DFO Hatcheries Timeline

The Pacific salmon fishery and salmon stocks have been actively managed since the late 1800s. In the early days harvest rates in some cases reached unsustainable levels. Salmon hatcheries were one method to support harvest while sustaining natural stocks; however, due to funding pressures during the Great Depression, all federal salmon hatcheries in B.C. were shut down and did not return until the 1960s. Today Fisheries and Oceans Canada’s Salmonid Enhancement Program operates 23 facilities to enhance salmon stocks (16 hatcheries and 7 spawning channels) along B.C.’s waterways, successfully producing salmon for harvest, stock assessment, and conservation purposes.

DFO hatcheries timeline

Year Species Released Hatchery Description
1963 chinook
chum
coho
Big Qualicum Hatchery near Qualicum Beach Big Qualicum Hatchery was the first of the DFO’s modern enhancement projects to be undertaken in British Columbia and has provided a model for other developments. It is one of the few hatcheries that controls both the water flows through the facility and the water temperature. Visitors can take a self-guided walking tour that includes a viewing area where they can come eye-to-eye with salmon.
1970 sockeye Rosewall Creek Hatchery near Fanny Bay Operated out of nearby Big Qualicum Hatchery, Rosewall Creek Hatchery was developed as a research facility and in 1998 was taken over by the Salmonid Enhancement Program and turned into a captive brood research facility that is not open to the public. Sakinaw Lake sockeye (an endangered species) are reared here throughout their entire life cycle. Adults spawn in the fall; adipose fins are clipped from juveniles onsite in the spring. These are tran- sported back to Sakinaw Lake on the Sunshine Coast for release. The hatchery retains 1,500 fry chosen from three distinct family groups each year to continue the cycle. Only 160 adult Sakinaw Lake sockeye returned to the lake to spawn in fall 2016. The work being done at Rosewall Creek Hatchery is extremely important for the survival of the species.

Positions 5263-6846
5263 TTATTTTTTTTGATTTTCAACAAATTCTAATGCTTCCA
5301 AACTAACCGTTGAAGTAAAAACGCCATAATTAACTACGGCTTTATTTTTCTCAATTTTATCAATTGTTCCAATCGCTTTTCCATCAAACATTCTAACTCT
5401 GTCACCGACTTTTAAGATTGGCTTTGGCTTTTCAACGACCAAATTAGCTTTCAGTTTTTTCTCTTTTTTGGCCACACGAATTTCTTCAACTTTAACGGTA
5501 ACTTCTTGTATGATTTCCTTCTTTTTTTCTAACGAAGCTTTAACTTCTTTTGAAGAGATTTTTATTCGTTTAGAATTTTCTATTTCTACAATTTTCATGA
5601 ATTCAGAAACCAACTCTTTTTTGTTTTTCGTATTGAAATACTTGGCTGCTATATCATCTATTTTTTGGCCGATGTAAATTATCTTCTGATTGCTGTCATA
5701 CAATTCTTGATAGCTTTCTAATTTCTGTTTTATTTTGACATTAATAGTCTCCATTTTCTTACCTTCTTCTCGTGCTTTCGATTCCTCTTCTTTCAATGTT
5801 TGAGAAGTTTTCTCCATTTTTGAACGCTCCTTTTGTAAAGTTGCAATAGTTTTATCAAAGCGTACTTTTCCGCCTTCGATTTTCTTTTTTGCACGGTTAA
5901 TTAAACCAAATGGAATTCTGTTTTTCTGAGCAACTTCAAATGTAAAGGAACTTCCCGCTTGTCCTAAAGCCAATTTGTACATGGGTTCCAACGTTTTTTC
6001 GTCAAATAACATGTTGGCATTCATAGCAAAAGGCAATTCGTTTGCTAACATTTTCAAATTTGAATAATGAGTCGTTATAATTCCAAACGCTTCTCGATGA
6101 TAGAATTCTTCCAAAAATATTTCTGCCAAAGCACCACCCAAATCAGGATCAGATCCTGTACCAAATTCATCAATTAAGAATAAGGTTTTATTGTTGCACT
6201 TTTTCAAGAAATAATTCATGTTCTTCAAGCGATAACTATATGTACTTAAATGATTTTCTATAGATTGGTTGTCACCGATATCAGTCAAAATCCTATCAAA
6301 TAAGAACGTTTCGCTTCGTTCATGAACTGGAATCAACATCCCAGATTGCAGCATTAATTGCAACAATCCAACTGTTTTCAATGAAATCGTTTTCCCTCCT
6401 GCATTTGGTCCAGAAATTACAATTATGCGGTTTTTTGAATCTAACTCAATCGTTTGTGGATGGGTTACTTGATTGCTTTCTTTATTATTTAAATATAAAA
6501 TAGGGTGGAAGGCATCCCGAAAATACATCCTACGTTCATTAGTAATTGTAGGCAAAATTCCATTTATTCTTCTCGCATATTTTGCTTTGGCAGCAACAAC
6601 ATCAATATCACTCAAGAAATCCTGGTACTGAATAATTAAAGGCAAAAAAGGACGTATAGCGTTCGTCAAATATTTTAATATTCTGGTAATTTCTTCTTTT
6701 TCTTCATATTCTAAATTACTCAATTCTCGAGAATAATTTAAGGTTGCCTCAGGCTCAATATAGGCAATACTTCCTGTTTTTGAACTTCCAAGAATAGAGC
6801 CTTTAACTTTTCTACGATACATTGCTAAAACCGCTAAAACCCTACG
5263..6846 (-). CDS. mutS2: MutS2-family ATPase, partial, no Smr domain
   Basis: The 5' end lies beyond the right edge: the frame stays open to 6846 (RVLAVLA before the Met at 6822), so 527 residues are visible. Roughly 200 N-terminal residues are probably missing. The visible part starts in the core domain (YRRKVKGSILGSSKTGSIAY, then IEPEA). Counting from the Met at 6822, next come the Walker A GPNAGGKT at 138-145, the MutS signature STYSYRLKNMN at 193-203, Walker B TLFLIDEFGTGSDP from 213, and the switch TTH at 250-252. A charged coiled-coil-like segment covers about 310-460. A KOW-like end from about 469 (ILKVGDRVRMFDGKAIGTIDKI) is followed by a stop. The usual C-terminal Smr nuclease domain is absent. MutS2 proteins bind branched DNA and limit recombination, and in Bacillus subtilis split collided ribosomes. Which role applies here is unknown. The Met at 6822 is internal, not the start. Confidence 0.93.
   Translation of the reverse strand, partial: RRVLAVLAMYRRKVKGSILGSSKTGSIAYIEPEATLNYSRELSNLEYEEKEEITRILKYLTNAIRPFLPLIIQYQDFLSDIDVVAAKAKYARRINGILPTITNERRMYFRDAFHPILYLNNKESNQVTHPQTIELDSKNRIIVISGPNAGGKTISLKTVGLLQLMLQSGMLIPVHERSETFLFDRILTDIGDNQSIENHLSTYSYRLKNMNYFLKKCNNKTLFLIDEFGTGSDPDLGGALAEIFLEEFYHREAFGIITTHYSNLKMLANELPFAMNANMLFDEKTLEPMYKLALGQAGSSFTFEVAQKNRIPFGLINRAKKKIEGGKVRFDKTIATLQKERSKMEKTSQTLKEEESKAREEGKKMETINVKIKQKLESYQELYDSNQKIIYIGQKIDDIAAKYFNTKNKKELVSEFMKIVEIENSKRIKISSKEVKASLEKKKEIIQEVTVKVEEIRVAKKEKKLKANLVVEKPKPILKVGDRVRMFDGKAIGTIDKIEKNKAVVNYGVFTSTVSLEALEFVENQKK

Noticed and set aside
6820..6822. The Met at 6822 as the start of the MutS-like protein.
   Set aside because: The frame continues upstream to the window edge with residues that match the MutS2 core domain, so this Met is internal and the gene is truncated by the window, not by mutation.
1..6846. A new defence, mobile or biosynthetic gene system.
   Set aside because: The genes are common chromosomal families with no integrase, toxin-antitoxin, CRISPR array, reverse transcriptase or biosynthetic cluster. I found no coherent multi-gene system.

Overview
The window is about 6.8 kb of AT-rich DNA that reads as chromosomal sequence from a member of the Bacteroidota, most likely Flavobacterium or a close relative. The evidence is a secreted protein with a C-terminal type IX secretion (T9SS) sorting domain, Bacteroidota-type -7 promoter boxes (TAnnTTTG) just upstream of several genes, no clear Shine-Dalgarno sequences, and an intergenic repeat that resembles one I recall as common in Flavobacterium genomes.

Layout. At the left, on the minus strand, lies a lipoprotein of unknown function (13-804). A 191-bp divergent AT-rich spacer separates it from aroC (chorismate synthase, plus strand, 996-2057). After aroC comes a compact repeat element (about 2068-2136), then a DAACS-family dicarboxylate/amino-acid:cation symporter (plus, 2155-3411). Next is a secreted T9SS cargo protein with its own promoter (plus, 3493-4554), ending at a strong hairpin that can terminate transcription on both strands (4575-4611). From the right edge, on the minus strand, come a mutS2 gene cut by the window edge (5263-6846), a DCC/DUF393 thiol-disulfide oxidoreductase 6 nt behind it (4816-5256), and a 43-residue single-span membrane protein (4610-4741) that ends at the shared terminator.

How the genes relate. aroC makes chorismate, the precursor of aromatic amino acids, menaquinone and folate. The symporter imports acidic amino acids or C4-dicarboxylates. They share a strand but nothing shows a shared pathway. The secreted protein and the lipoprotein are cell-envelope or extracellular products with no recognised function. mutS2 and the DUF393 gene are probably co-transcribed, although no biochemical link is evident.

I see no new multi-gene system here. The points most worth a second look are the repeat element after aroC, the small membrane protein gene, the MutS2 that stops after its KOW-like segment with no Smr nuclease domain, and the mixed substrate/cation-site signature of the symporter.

1971 chinook
chum
coho
pink
steelhead
Capilano River Hatchery, North Vancouver DFO’s first hatchery on the mainland, Capilano River Hatchery is a popular spot with locals and tourists, welcoming over 200,000 visitors annually. The site includes an interpretive centre where visitors can see salmon develop from eggs to juveniles prior to release. Returning salmon can be seen climbing fish ladders by jumping from one pool to the next.
1972 chinook
coho
steelhead
Robertson Creek Hatchery near Port Alberni The Robertson Creek Hatchery began as the largest pink salmon spawning channel in North America; it is now a coho and chinook salmon enhancement facility. The hatchery is the largest chinook hatchery in the Pacific Region and produces close to 7 million chinook smolts, 180,000 coho smolts, and 100,000 steelhead smolts annually. This has contributed to the Alberni Valley’s reputation as a superb sport and guided-fishing destination that attracts visitors from around the world. The hatchery also distributes nutrients onto Great Central Lake to stimulate sockeye juvenile growth.
1973 chinook
chum
coho
pink
Puntledge River Hatchery, Courtenay This hatchery was constructed to rebuild salmon stocks to healthy levels. The Puntledge River once boasted both summer and fall runs of chinook salmon as well as significant numbers of other salmon species and steelhead trout. Most recently, strong Puntledge River chum returns have attracted large numbers of recreational fishers from across Vancouver Island.
1974 Chinook
Coho
Pink
Quinsam River Hatchery near Campbell River Located just outside the “Salmon Capital of the World,” the Quinsam River Hatchery is one of Canada’s largest salmonrearing facilities. The site underwent a major renovation recently and now boasts a new visitor centre with a unique fish floor by Quadra Island artist William van Orden that recreates nearby rivers with salmon, trout, and other native aquatic species.
1978 chinook
chum
coho
Conuma River Hatchery near Tahsis The Conuma River Hatchery serves the isolated and beautiful Nootka Sound, ensuring salmon are plentiful for the commercial, sport and Indigenous fisheries. The hatchery is located halfway between Gold River and Tahsis, two small communities that have experienced economic hardships with recent pulp mill and sawmill closures. The hatchery provides important jobs to these resource-based villages.